TECHNIQUES of Encaustic Art    Return to HOME PAGE of www.encaustic,com     Visit one of our sponsor sites   
Iron,  Stylus & Hobby Crafts Methods Assemble a mini hotplate using the encaustic painting iron Hotplate Techniques Zone Hot Air Methods Zone Finer Art Approaches for Encaustic work


Hotplate : John Buckland in Exploring Ideas

John Buckland
Hotplate Master

hotplate gallery

Basic approach to landscape

John Buckland created a great Hotplate section on the DVD program called: "Encaustic Art ~ Exploring Ideas"
... that explains through a set of exercises, examples and images many approaches to hotplate work (all the above).

This first simple example demonstrates a basic approach to hotplate landscape. All images on this page are shown live on the DVD.

A3 encaustic art painting card is used for all the work on this page. A card is first taped into place. The the application of the wax colour can begin. Here a pastel blue (no.31) is applied as the base wax colour. It is simply drawn over the heated card which causes it to melt off onto the white surface into a molten paint.
Some darker blue is now added ...
... then worked over again with the pastel blue to tone it in.

Once the sky has been finished the iron is chosen as the means to introduce a horizon. This will create a hard dividing line between sky and land.

Strange as it may seem, using the iron on top of the heated plate is a valuable tool.

The iron is placed gently down onto the surface and then smoothed across, back and forth, to create a pleasing collection of marks that define the hills and horizon.
This horizon spans edge to edge.
Next a tissue is used to clean up the lower edge a little, before further wax is added.

Back to the pastel blue, reflecting the light hue of the sky colours.

this is drawn right across the work piece, leaving its molten trail of colour.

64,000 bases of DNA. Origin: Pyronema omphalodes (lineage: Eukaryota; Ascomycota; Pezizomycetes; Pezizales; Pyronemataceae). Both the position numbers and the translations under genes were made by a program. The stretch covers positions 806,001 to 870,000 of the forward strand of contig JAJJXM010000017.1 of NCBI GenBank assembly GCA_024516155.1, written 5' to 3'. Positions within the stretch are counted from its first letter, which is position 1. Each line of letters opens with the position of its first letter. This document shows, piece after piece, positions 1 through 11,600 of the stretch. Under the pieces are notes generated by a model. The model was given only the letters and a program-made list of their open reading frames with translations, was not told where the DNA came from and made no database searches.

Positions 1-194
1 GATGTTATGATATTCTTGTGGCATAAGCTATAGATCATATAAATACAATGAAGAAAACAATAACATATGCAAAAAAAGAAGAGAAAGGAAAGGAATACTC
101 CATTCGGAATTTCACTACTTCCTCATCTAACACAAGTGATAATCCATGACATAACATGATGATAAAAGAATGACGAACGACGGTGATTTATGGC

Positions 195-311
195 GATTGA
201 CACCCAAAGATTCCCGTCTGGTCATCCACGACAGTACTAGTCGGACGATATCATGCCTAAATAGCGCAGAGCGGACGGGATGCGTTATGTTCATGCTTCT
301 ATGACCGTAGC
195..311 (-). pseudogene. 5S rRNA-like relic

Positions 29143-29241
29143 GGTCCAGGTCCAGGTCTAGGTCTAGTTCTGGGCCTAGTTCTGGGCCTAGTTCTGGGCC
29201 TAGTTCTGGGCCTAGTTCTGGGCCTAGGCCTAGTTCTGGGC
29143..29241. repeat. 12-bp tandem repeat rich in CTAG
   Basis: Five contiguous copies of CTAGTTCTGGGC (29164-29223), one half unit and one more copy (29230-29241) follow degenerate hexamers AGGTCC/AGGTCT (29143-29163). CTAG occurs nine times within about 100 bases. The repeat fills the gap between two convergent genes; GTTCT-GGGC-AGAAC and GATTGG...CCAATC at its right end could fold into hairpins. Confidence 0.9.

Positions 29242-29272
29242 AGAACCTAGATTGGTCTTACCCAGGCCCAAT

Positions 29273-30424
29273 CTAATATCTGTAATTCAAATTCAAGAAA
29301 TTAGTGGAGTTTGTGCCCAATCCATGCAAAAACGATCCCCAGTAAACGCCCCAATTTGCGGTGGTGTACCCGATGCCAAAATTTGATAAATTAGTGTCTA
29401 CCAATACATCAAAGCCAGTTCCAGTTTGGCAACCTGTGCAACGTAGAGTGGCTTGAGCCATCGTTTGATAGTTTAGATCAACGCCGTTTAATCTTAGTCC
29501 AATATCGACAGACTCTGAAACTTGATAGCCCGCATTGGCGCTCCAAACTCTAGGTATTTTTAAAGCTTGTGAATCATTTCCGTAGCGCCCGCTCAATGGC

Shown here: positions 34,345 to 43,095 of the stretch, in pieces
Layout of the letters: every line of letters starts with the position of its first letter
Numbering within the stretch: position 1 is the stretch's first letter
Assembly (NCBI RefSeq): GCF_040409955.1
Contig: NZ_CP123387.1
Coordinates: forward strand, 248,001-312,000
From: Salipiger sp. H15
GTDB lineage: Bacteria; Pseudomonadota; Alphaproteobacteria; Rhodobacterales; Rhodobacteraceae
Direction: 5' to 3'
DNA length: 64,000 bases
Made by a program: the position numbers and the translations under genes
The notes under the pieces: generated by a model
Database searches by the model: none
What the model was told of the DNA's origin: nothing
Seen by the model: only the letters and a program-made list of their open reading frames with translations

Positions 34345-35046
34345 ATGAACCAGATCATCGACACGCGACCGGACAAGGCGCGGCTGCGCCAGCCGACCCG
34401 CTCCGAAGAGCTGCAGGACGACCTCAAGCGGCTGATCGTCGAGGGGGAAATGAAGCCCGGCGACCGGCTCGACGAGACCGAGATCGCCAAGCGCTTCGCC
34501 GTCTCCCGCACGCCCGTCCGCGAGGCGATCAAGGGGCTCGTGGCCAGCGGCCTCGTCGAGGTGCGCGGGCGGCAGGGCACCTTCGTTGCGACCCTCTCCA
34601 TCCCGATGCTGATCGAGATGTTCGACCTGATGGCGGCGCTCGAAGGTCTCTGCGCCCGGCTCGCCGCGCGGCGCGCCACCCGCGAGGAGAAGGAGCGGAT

A touch of the darker hue will enhance the tonal quality of the colours.
Again, this is blended in, either with further lighter wax or a tissue. The wax approach for blending yields a more fluid result, so is often a better choice of approach.
Now, in preparation for the foreground, John is loading the iron with some stronger colours.

These are dabbed into place with the card still sitting flat on top of the hotplate. One disadvantage of this particular method is that "arc marks" can be formed by the curved edge of the iron as it sits flat on the hotplate.

These "arc marks" are very visible in this image and the following ones.

But forgiving that potential issue, this is a fast and easy way to get textural colour into place. In fact, for a surrealist landscape the curved markings actually add a point of interest.
Wax is melted onto the tip of the iron ...
... then applied to create a feature of stand stone.
further additional marks are added with the iron's edge ...

top index

... until the image is completed.
NOTE: All these demonstration images were created under the pressure of live rolling cameras watching, demanding action. This is a very real pressure & does affect the normal pauses & contemplative moments; no time to ponder, so what happens has to be accepted & embraced without hesitation. Thanks to John for entering into this stressful mode of working & for making the DVD program possible!

More landscape in a Fantasy theme
So onto another landscape, this time coloured for a fantasy feel and with foreground details that are more abstract than reproductions of actual "things".

The encaustic art wax blocks are all jumbled in a handy & convenient tray next to the hotplate itself. This makes it easy to collect new colours as others are released back into the collection.

Again, the sky area is first to be worked with wax colour being melted on directly from the encaustic block.
Some of the more luminous "vivid" colours, like this neon orange (No.38) are included in the mixture to give vitality & a "kick" to the light within the image.
As the lighter colours overlay the darker ones a brightness builds.
This can then be blended, muted & harmonized by wiping through with a soft tissue pad ...


... until a pleasing sky effect is achieved.
The iron is loaded with some stronger but harmonious coloured wax ...
... then the metal surface of the iron is rested gently onto card that sits on the flat glass hotplate. A horizon shape is formed & a commitment is entered into.
More wax is added as necessary ...
... then when the iron's work is done a tissue pad is again used to define a horizontal line for the bottom of the hills & at the same time the far edge of a plain or perhaps a lake?
Further colour is added to this new flat zone ...
... which is toned in with more tissue rubbed softly across.
Now John has wrapped a piece of tissue around his finger tip and started working in small upward push movements, teasing the wax into new forms, new shapes, new interest in the foreground.